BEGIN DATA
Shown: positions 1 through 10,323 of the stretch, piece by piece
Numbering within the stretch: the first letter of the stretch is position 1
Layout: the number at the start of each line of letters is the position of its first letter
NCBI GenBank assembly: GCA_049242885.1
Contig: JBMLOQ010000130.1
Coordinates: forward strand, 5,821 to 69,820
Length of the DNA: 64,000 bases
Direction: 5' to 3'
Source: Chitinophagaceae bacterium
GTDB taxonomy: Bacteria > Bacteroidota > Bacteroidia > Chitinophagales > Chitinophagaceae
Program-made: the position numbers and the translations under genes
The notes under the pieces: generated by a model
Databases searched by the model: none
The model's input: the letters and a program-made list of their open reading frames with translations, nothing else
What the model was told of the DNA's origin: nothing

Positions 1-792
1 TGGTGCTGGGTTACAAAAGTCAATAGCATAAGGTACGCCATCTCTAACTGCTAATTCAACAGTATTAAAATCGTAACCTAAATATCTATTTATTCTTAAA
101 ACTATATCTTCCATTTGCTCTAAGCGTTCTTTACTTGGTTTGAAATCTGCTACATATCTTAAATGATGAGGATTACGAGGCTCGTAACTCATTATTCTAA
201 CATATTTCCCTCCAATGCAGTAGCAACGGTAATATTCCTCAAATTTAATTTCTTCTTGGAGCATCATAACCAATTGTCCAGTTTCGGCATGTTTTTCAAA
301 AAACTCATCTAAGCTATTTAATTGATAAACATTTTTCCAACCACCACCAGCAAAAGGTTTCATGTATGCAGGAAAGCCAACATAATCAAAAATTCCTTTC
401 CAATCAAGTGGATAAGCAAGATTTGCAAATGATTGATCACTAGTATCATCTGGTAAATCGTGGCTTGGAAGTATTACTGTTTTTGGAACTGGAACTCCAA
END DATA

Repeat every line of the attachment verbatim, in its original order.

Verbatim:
Shown: positions 1 through 10,323 of the stretch, piece by piece
Numbering within the stretch: the first letter of the stretch is position 1
Layout: the number at the start of each line of letters is the position of its first letter
NCBI GenBank assembly: GCA_049242885.1
Contig: JBMLOQ010000130.1
Coordinates: forward strand, 5,821 to 69,820
Length of the DNA: 64,000 bases
Direction: 5' to 3'
Source: Chitinophagaceae bacterium
GTDB taxonomy: Bacteria > Bacteroidota > Bacteroidia > Chitinophagales > Chitinophagaceae
Program-made: the position numbers and the translations under genes
The notes under the pieces: generated by a model
Databases searched by the model: none
The model's input: the letters and a program-made list of their open reading frames with translations, nothing else
What the model was told of the DNA's origin: nothing

Positions 1-792
1 TGGTGCTGGGTTACAAAAGTCAATAGCATAAGGTACGCCATCTCTAACTGCTAATTCAACAGTATTAAAATCGTAACCTAAATATCTATTTATTCTTAAA
101 ACTATATCTTCCATTTGCTCTAAGCGTTCTTTACTTGGTTTGAAATCTGCTACATATCTTAAATGATGAGGATTACGAGGCTCGTAACTCATTATTCTAA
201 CATATTTCCCTCCAATGCAGTAGCAACGGTAATATTCCTCAAATTTAATTTCTTCTTGGAGCATCATAACCAATTGTCCAGTTTCGGCATGTTTTTCAAA
301 AAACTCATCTAAGCTATTTAATTGATAAACATTTTTCCAACCACCACCAGCAAAAGGTTTCATGTATGCAGGAAAGCCAACATAATCAAAAATTCCTTTC
401 CAATCAAGTGGATAAGCAAGATTTGCAAATGATTGATCACTAGTATCATCTGGTAAATCGTGGCTTGGAAGTATTACTGTTTTTGGAACTGGAACTCCAA